Thursday, November 30, 2023

Lands ministry in soil, water conservation blitz

Beverly Bizeki

Participants at the recently held soil and water conservation policy stakeholder consultations conducted by the Ministry of Lands, Agriculture, Water, Fisheries and Rural Development have agreed to incorporate local leadership including traditional leaders in the fight to conserve soil and water as key natural resources.
They said as the country is facing high rates of soil erosion mostly at 50 tonnes per hectare every year, there is a need for the country to come up with a policy conservation of soil and water.
National Acting Director of the Department of Agricultural Engineering Mechanization and Soil Conservation Herbert Gutu who was representing Chief Director Engineer Edwin Zimhunga said the consultations were initiated by high rates of siltation taking place in rivers and dams reducing the water holding capacity of dams.
“We have realized the high rate of siltation in our rivers with soil erosion rate at 50t/ha in some areas is affecting the water holding capacity of our dams which eventually affects the sustenance of livelihoods.
“Having realized this, the ministry has just started a soil conservation blitz this year intending to ensure that everyone has access to services for designing, pegging and conservation works with the ministry availing 30 tractors for the country’s 10 provinces to ensure every piece of agricultural land or not has conservation works on it to reduce the effects of soil erosion,” said Gutu.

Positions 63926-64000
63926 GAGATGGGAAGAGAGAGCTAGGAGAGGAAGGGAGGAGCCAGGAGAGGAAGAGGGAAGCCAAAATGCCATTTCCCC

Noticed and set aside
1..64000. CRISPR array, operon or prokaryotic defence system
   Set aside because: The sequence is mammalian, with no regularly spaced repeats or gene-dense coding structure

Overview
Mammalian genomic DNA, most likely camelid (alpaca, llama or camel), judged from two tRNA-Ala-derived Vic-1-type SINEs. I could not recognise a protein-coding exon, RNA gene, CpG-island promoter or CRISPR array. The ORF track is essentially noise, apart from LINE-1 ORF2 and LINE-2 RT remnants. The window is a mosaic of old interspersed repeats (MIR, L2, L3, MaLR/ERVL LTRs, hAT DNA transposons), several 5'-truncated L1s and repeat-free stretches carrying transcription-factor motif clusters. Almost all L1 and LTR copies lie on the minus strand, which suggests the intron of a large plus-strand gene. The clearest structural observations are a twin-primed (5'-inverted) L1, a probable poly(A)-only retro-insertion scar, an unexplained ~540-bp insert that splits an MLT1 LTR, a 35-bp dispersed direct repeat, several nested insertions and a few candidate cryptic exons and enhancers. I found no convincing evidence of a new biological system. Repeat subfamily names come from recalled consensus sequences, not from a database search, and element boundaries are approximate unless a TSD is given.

Masvingo Ministry of Agriculture Provincial Director Aaron Muchazivepi challenged traditional leadership to play their role in soil and water conservation.
“Local village heads and Headmen are supposed to spearhead these programmes (soil conservation blitz) for people to be able to take up the programmes,” said Muchazivepi.
One participant pointed out the need to ensure local or traditional leadership play roles towards such initiatives.
“Local government has traditional leaders who are mostly responsible for parceling out land especially in rural areas hence the need to have them on board in making decisions to do with soil and water conservation,” said one of the participants.
Major causes of soil erosion raised at the meeting include stream bank cultivation and veld fires which cause the loosening of soil particles and eventually soil erosion.
Another participant also stressed the need to implement policies formulated for success of the programmes.
“Whatever we put on paper must be implemented, the Tugwi-Mukosi feasibility report was made some few years back but we still have people farming in the buffer zones which has ended up in some rivers feeding in to the dam heavily silted so there’s need for implementation after formulating policies,” said another participant.
As climate change continues to take toll, there is need for more efforts from all stakeholders to conserve natural resources like water hence the call to make conservation works compulsory in farming as well as natural resources like forests.
The consultation meeting is one of the many that are being held nationwide in order to come up with the first draft of soil and water conservation policy.

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